Background: Haploinsufficiency is widely accepted as the pathogenic mechanism of spastic paraplegia type 4 (SPG4). However, there are some cases that cannot be explained by reduced function of the spastin protein encoded by SPAST.
Objectives: To identify the causative gene of autosomal dominant hereditary spastic paraplegia in three large Chinese families and explore the pathological mechanism of a spastin variant.
Methods: Three large Chinese hereditary spastic paraplegia families with a total of 247 individuals (67 patients) were investigated, of whom 59 members were recruited to the study. Genetic testing was performed to identify the causative gene. Western blotting and immunofluorescence were used to analyze the effects of the mutant proteins in vitro.
Results: In the three hereditary spastic paraplegia families, of whom three index cases were misdiagnosed as other types of neurological diseases, a novel c.985dupA (p.Met329Asnfs*3) variant in SPAST was identified and was shown to cosegregate with the phenotype in the three families. The c.985dupA mutation produced two truncated mutants (mutant M1 and M87 isoforms) that accumulated to a higher level than their wild-type counterparts. Furthermore, the mutant M1 isoform heavily decorated the microtubules and rendered them resistant to depolymerization. In contrast, the mutant M87 isoform was diffusely localized in both the nucleus and the cytoplasm, could not decorate microtubules, and was not able to promote microtubule disassembly.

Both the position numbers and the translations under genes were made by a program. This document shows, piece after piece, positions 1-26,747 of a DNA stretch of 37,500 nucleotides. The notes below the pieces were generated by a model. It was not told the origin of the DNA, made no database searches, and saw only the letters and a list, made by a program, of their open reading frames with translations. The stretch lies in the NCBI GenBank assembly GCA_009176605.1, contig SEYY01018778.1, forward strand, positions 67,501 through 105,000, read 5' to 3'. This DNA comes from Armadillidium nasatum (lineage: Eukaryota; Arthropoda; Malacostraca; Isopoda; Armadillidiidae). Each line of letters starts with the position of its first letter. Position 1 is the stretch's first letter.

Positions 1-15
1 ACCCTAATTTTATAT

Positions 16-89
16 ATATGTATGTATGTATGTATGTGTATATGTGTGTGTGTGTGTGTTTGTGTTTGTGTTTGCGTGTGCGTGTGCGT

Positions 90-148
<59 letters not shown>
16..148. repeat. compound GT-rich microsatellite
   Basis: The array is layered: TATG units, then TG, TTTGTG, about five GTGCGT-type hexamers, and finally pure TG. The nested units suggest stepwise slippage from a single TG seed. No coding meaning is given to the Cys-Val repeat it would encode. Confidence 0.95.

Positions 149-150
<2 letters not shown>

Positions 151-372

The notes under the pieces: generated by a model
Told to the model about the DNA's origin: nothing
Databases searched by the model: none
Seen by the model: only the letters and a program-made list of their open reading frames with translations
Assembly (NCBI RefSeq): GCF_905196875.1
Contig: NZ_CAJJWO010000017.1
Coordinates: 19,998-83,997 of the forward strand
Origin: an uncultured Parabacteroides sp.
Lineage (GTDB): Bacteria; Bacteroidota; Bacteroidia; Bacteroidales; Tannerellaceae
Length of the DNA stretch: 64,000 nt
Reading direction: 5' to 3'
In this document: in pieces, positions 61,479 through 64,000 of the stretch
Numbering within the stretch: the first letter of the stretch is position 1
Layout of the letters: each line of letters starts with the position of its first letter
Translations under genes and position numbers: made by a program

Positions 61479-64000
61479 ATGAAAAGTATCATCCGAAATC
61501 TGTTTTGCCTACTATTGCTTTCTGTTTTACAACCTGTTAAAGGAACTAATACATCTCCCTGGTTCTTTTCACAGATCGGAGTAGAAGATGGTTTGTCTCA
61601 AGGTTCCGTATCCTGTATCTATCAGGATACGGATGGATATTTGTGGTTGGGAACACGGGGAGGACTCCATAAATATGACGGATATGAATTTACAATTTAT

Conclusions: SPAST mutations leading to premature stop codons do not always act through haploinsufficiency. The truncated spastin may damage the corticospinal tracts through an isoform-specific toxic effect.
Keywords: SPAST; hereditary spastic paraplegias; microtubule dynamics; microtubule-severing activity; spastin.
© 2021 The Authors. Movement Disorders published by Wiley Periodicals LLC on behalf of International Parkinson and Movement Disorder Society.